Richard Ashcroft regains ‘f**king masterpiece’ Bitter Sweet Symphony from Rolling Stones
The Verve singer has regained the rights to his 1997 song after 22 year of lost royalties
Richard Ashcroft wins the prize for Music Outstanding Contribution to British Music at The Ivors. Photograph: Tristan Fewings/Getty Images
Richard Ashcroft has regained rights to his song Bitter Sweet Symphony after more than two decades.
All credits and royalty rights have now been returned to Ashcroft for what he has called a “f****** masterpiece”.
Released in 1997 on Urban Hymns, the track sampled The Rolling Stones’s song The Last Time, using a composition by Andrew Oldham, and became the centre of lawsuits which saw Ashcroft stripped of rights and royalties.
More than 20 years since the song was released, Jagger and Richards have given these rights back.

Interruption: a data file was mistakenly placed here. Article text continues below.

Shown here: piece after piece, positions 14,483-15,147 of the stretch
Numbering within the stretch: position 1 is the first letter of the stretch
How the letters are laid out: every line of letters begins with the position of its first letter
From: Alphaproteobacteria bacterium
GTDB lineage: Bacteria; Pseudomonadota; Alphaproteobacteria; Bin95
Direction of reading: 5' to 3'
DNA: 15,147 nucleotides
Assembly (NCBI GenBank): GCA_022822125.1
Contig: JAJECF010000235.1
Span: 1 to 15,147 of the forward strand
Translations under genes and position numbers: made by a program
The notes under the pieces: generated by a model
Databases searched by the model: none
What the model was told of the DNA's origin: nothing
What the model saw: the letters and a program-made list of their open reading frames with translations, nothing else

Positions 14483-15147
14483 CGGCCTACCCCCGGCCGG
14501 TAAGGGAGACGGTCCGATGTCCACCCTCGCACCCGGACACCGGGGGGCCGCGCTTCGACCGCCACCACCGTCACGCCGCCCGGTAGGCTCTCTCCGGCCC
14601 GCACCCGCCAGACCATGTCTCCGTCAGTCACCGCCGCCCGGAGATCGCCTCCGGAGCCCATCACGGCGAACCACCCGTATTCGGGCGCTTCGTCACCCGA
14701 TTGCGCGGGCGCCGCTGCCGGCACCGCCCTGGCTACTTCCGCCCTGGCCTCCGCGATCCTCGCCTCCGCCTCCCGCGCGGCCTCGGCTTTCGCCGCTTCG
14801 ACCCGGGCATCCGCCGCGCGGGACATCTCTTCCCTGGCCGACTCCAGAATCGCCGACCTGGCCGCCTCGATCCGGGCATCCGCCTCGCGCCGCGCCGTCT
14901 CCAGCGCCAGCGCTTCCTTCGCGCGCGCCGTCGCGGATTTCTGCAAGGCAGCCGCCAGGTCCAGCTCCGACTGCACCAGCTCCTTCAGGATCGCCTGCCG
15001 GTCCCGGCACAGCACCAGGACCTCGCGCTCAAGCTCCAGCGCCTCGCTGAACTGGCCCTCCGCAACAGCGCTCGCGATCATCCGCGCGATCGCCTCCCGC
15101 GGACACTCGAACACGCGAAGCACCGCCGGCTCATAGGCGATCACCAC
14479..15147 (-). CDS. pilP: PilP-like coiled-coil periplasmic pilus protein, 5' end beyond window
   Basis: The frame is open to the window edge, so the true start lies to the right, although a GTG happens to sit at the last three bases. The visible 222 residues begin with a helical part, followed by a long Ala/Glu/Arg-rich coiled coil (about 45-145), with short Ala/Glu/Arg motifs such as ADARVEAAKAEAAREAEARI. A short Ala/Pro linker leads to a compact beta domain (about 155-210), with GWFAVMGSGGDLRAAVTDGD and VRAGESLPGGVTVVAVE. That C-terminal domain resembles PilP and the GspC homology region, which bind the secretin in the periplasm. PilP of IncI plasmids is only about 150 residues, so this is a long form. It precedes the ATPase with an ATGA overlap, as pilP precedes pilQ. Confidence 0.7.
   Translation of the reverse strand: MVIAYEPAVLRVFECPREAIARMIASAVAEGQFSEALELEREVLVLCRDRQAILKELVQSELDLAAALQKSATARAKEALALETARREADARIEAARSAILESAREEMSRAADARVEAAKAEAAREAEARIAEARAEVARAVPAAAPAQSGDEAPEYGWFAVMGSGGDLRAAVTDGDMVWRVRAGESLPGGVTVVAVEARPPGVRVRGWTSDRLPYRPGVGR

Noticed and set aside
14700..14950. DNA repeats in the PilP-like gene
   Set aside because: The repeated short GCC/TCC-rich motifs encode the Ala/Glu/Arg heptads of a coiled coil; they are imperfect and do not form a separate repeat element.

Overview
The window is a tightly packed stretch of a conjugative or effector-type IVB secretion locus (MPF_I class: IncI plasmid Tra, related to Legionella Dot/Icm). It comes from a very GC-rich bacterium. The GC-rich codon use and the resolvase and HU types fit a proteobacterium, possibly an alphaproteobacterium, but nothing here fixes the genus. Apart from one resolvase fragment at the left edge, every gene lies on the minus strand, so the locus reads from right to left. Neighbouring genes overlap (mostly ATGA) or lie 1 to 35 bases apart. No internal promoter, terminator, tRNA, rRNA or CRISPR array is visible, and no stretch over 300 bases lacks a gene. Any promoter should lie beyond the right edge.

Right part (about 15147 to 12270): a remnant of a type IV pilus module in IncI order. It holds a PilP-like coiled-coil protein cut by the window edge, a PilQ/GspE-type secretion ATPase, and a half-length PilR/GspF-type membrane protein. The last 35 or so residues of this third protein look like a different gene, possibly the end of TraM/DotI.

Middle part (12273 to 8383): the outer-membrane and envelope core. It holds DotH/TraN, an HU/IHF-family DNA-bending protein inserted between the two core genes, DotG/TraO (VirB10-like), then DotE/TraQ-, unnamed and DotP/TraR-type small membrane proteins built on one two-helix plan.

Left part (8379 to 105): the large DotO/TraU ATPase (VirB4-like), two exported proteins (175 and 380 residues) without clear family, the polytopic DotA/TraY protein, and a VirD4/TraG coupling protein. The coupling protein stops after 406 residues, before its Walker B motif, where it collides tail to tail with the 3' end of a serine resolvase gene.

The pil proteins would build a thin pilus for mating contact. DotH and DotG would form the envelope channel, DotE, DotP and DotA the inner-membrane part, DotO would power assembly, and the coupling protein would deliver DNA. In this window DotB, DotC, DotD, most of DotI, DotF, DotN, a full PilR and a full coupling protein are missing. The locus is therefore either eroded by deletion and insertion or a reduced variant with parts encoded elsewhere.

All future royalties that would have gone to the pair for Bitter Sweet Symphony will now go to Ashcroft, and they have removed their names from the credits for the track.
The singer has also been honoured at The Ivors 2019 for his outstanding contribution to British music.
Speaking at the awards ceremony in London, he said: “We’ve been working over the last few months, years, 20 years. As of last month Mick Jagger and Keith Richards signed over all their publishing for Bitter Sweet Symphony. which is a truly kind and magnanimous thing to do, they didn’t need to do it.
“As of last month, thank you so much Keith Richards and Mick Jagger, for acknowledging me as the writer of a f**king masterpiece — it’ll live forever.
“Music is power, forever.”– Press Association